As far as election meddling and misinformation in the United States, absolutely, the Russians opened the door for what we're now seeing on a large scale operations here in the United States of disinformation involving politics, involving healthcare policy, all those things we talk about every day. That doesn't mean, however, that the Russians aren't still involved in that sort of activity. And that's the sort of information that Klyushin could potentially reveal to us.

GOLODRYGA: And you say potentially, many times, because at least his associates have said that both U.S. intelligence and U.K. intelligence approached Klyushin a few years back to work with him and he denied that request.

So what does that tell you about the likelihood that he will now cooperate?

MCCABE: Well, Bianna, cooperation is a very different thing when you're sitting in jail, right? So when you're out conducting your business, traveling around the world, and you're approached by an intelligence organization, the decision as to whether or not you're going to cooperate with them is very different than the one when you've been sitting in a Swiss jail for a year and are now on your way to the United States, possibly facing a sentence of upwards, you know, in the neighborhood of 20 years. Certainly the wire fraud and securities exchange -- securities fraud charges carry those sort of sentences.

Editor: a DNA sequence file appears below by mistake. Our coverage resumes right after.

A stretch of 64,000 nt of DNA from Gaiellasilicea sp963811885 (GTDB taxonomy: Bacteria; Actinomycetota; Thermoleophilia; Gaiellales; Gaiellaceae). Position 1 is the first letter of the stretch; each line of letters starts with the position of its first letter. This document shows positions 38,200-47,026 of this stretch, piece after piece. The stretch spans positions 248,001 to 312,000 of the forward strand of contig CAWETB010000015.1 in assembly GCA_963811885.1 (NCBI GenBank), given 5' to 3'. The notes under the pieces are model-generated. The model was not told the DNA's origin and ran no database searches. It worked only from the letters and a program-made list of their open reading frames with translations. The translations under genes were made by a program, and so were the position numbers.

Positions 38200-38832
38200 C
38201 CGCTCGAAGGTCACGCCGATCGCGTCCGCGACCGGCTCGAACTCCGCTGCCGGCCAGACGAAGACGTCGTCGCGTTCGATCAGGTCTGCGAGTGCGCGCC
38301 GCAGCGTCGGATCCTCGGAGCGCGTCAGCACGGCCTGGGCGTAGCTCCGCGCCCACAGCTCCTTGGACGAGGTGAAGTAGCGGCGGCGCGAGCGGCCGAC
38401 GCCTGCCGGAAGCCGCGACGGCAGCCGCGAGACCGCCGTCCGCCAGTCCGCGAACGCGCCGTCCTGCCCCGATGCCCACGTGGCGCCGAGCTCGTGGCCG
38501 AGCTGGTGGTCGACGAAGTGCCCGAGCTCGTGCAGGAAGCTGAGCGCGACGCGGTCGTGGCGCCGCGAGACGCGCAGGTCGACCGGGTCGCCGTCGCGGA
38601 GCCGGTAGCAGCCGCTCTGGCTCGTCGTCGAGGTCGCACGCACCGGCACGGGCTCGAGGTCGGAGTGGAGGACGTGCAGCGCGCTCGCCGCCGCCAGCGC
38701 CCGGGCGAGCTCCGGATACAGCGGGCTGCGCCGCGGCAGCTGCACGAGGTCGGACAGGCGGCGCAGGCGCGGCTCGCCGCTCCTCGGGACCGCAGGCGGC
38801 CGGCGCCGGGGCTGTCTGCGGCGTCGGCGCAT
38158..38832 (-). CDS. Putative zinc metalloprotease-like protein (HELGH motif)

So we don't know what decision he'll make. There is some speculation, there is some suspicion around the fact of how he was actually extradited to the United States. Allegedly his lawyer missed a deadline to file an additional appeal with the authorities in Switzerland that resulted in his quick extradition. So there's some questions of why that may have happened. But we'll have to see how this plays out.

The bottom line is, if he does cooperate and provide significant information, you will probably never hear about it because it's the sort of thing that the government keeps very quiet.

SCIUTTO: Just quickly, Andrew McCabe, given your background in the FBI, we just had Ruben Gallego, a Democratic lawmaker, on the air describing the current attorney general, Merrick Garland's failure to prosecute ring leaders in the January 6th insurrection. Called him feckless. Ruben Gallego's term. Do you agree that the attorney general has been too reluctant to go after those behind January 6th?

MCCABE: I'm not going to use the congressman's terms, but I will say that it is concerning the amount of time that it's taken for DOJ to move aggressively against the main organizers of what we all saw take place on January 6th. Many of -- and that's not just me, but many of my former colleagues and friends in the prosecution side would agree that cases are there, they're not -- they're not bulletproof cases, but cases are there to move forward with things like sedition, conspiracy charges against those higher up. And the question is, why is that not happening?